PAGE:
It was the executive model that raised the spec of the Goldtop and armed a roll-call of seminal players. 60 years since the iconic ’57 incarnation, this is the true story of the Les Paul Custom - with testimony from the stars who wielded it…
To the window-shoppers of London’s Tin Pan Alley, it was a new arrival to quicken the pulse. The jet-black lustre of the hourglass body. The shimmer of 24-karat hardware. The twinkle of the diamond headstock inlay. It was 1959, and with the lifting of restrictions on US imports, the mythologised Gibson Les Paul Custom was suddenly a tangible reality.
Luxurious flourishes were sprinkled throughout the Custom. Gold-plated hardware was complemented by the split-diamond inlay lifted from Gibson’s flagship Super 400, while the truss rod cover was now embossed for swift identification.
Dig a little deeper, though, and the ’54 revealed itself as more than a mere cosmetic face-lift. While the Goldtop had offered the familiar splice of a mahogany body and maple cap, the Custom’s seven-ply-bound body was pure mahogany, delivering a warmer, darker tone (it’s interesting to note that Paul felt this timber configuration would have better suited the cheaper model).
Even the rising stars of prog-rock were in thrall to the Custom, with Robert Fripp recalling that a ’59 example drove all of King Crimson’s output from 1969’s In The Court Of The Crimson King to 1974’s Red.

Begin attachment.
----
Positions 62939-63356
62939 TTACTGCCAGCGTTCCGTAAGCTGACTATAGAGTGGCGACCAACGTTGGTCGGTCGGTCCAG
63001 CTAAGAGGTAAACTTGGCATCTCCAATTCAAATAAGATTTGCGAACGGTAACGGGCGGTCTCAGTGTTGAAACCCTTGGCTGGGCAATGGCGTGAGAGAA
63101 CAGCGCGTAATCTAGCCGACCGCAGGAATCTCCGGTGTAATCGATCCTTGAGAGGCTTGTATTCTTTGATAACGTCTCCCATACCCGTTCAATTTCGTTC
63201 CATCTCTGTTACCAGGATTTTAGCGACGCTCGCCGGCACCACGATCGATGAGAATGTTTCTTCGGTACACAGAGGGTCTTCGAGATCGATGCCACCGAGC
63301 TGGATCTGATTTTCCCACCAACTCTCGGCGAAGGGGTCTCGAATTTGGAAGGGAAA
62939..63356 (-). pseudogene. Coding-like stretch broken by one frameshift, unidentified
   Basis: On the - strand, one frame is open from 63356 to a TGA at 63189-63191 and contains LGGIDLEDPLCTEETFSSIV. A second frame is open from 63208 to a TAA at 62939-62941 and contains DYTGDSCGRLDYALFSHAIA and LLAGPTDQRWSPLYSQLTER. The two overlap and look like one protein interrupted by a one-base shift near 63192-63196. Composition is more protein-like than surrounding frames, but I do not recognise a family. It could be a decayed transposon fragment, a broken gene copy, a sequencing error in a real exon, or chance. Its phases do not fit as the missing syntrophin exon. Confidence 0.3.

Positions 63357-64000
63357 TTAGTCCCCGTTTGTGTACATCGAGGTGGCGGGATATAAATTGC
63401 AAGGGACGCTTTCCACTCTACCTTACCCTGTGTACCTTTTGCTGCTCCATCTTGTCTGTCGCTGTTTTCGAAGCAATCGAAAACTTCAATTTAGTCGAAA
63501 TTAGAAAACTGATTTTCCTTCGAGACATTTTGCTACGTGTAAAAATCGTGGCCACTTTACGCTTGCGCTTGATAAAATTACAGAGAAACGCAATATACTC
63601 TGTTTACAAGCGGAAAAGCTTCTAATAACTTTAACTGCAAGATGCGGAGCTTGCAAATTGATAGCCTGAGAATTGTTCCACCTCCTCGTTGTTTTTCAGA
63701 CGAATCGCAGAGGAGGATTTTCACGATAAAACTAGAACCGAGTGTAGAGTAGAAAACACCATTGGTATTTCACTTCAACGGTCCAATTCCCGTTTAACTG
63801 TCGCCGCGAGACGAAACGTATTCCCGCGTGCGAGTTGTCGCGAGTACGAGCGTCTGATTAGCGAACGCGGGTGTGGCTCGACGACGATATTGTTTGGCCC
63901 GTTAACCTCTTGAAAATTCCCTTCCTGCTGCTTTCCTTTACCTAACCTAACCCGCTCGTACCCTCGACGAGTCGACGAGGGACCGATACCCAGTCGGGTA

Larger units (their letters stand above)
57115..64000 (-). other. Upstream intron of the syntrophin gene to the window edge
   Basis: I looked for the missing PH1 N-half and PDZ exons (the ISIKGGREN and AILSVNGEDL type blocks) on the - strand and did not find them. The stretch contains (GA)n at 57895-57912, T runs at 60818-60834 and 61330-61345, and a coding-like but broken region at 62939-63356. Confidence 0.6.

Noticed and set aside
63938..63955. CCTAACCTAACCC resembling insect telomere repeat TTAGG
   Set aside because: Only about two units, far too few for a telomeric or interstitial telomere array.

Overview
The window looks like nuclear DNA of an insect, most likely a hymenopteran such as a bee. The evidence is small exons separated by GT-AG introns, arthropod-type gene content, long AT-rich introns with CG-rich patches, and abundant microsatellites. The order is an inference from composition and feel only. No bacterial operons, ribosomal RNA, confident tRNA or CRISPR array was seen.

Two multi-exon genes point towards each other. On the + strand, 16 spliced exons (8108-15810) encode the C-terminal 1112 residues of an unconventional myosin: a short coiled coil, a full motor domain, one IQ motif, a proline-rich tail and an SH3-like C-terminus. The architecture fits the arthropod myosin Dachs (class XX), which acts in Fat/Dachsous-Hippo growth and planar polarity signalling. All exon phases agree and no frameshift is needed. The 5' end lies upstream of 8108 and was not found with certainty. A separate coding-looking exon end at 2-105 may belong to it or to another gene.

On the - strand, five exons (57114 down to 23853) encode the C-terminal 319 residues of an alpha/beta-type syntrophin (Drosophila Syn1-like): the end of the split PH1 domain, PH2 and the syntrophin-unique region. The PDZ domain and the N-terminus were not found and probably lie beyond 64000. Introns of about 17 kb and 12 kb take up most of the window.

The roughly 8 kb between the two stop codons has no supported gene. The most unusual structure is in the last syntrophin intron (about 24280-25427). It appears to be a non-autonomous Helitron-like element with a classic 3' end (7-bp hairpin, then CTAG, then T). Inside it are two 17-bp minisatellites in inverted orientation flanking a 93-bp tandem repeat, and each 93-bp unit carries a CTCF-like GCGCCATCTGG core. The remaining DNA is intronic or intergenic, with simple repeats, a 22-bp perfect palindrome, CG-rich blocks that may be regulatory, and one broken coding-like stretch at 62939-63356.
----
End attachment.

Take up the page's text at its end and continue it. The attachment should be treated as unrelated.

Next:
Mick Ronson would use a stripped-finish ’68 for his Ziggy Stardust-era work alongside David Bowie, and his choice caught the imagination of a young Randy Rhoads.
“In 1972, Bowie played at the Santa Monica Civic Auditorium,” recalled the late Ozzy sideman’s brother, Kelle Rhoads. “That’s where Randy saw Mick Ronson with that Les Paul. At that time, Randy had a black SG. When he got rid of [the SG], he looked for a guitar like Mick’s, and he found it at a Guitar Center - a ’74 Custom.”
Post-millennium, the Custom has been seen in the hands of some of rock’s most technical players, not least Matt Heafy of Trivium, who has released his own six- and seven-string Epiphone models, souping up the venerable format with active EMGs.
A buyer’s guide to the Les Paul Custom.
Now, as in 1954, the Les Paul Custom is an aspirational choice with a price tag to match. Head to the Gibson website in 2017 and - putting aside the signature guitars - you’ll find two choices.